“Bob’s commitment to education without barriers really made working with him a pleasure from the Open.Michigan perspective. But from a personal perspective, his commitment to education without barriers was inspiring.”

At Open.Michigan, we hope that the public will continue to express interest in Robert L. Frost, the professor and contributor to information and knowledge that is open, accessible and adaptable.

A memorial service for Bob Frost will be held on April 15, 2011 at 3 p.m. in the Michigan Union Rogel Ballroom.

You can contribute to his memory and his dedication to open access by making a donation to the Frost Open Access Fund: www.giving.umich.edu/give/si-frost

Learn more about Bob Frost and his work:

Support the NIH's Public Access Policy

April 7, 2011 marks the third anniversary of the National Institutes of Health’s public access policy. This policy ensures the public has stable access to the published results of NIH funded research. The resources that have been published under this policy have lead to a substantial growth in free and accessible research to the public.

If you’re a faculty member at U-M looking for more information on how this policy applies to you, check out the Copyright Office’s overview.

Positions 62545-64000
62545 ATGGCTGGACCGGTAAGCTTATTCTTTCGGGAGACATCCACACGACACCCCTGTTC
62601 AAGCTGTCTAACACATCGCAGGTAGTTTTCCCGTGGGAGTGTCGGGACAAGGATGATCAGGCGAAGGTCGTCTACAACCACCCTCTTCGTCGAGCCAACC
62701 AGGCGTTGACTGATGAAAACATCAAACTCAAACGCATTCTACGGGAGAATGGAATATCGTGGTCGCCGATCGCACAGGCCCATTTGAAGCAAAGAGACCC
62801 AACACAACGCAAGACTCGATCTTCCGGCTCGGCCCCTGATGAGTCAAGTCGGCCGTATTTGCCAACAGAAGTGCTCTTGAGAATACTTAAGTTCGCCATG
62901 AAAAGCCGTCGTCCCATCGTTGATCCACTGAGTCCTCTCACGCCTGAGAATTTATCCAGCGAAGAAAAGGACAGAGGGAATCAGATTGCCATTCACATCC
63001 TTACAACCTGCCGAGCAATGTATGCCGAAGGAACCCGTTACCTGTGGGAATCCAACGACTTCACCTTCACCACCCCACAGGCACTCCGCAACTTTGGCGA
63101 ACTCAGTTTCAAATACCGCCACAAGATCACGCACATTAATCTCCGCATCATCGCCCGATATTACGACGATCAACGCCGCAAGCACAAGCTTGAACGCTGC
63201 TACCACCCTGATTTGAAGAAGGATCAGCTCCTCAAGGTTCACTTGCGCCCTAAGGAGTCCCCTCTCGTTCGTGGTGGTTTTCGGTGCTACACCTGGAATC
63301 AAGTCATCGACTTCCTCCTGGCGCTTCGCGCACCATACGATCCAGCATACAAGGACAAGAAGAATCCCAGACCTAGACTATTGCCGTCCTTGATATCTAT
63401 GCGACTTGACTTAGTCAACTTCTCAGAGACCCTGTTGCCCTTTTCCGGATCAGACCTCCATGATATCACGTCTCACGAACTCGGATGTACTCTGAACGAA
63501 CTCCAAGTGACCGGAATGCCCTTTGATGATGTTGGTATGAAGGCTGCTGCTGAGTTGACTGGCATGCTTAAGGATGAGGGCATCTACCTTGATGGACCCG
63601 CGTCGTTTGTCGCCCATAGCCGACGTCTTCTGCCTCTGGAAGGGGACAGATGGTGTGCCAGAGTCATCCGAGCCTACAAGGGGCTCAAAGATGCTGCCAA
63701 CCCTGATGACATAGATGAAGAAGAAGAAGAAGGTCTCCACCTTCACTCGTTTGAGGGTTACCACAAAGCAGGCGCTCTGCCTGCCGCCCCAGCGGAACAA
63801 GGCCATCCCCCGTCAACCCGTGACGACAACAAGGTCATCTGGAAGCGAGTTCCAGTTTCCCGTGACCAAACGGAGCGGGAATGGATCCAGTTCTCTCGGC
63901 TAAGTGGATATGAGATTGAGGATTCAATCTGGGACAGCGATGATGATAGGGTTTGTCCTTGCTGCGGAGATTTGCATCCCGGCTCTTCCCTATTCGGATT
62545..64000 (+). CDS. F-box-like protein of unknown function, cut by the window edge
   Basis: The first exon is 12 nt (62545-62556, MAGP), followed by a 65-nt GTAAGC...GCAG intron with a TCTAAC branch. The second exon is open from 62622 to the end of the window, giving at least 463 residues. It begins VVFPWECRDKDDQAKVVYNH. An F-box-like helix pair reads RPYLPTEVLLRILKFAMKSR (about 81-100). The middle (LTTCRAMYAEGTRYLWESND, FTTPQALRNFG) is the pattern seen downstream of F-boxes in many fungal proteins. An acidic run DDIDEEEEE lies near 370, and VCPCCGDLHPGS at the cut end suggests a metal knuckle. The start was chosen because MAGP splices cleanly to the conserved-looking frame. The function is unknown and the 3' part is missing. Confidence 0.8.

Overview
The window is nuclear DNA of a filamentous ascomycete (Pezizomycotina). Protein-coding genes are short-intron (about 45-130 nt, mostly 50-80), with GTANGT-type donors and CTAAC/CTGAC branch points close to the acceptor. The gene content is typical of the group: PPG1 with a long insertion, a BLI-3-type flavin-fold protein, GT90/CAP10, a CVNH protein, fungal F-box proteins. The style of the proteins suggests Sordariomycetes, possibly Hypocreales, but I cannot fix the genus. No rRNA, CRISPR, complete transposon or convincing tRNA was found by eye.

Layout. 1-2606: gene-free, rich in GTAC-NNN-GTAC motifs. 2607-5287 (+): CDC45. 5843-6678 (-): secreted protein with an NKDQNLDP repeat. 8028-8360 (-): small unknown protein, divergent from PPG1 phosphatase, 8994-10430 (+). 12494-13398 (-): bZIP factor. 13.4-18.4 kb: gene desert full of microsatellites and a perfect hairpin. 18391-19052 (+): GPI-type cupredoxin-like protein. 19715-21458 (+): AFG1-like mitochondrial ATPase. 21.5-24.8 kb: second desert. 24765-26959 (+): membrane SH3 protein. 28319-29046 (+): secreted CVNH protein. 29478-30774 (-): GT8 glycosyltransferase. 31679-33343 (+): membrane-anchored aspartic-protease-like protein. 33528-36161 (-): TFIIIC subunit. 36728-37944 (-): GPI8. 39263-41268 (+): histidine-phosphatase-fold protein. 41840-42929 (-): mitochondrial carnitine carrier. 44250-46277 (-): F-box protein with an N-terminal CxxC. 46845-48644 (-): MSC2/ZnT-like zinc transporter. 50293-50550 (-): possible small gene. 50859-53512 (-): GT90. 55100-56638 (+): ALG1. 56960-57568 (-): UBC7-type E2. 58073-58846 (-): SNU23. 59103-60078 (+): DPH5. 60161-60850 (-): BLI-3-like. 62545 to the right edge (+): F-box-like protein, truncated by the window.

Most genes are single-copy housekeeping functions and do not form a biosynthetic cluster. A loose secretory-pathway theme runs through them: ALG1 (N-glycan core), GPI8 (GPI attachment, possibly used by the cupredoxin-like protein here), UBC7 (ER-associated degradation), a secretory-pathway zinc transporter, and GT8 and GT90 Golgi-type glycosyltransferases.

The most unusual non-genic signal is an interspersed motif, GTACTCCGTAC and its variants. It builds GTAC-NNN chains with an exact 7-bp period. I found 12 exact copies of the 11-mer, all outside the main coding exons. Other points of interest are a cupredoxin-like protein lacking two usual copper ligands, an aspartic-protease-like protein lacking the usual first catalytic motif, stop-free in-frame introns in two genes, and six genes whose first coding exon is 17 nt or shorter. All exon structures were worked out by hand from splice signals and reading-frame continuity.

This anniversary marks an opportunity for those who use these resources to advocate for the expansion of this successful NIH policy to other federal agencies. The Right to Research Coalition has provided an overview of talking points for this call to action that we encourage you to review. They’re looking for you to answer this call to action by April 14.

The results from NIH projects are published in PubMed Central, the NIH’s digital archive of biomedical and life sciences journal literature. Right now, PubMed Central contains nearly 2 million articles and the number of free (and, in some cases, openly licensed) resources is growing. PubMed Central has also been an advocate for open licenses, making efforts to support and promote the openly licensed materials through the PMC Open Access Subset. PubMed Central and PubMed are invaluable resources to students and professionals in the biomedical fields.

Closely related to this policy is another opportunity for U-M faculty to contribute to the growth of openly accessible knowledge and information. COPE (the Compact for Open-Access Publishing Equity) includes a consortium of universities, including U-M, that have pledged to publish in open access journals. One of the ways they support faculty is by subsidizing author publication fees. Learn more about this at the Library’s COPE FAQ.

Continue reading

Learn. Share. Advance.

Last week we told you about some fun events the Library is hosting for Open Access Week 2010. You can visit their list of planned events here (or you can read our blog post Open Access Week at U-M) but we wanted to let you know about other national, international and regional activities that celebrate Open Access Week. We hope these will increase your knowledge of just what Open Access Week is all about.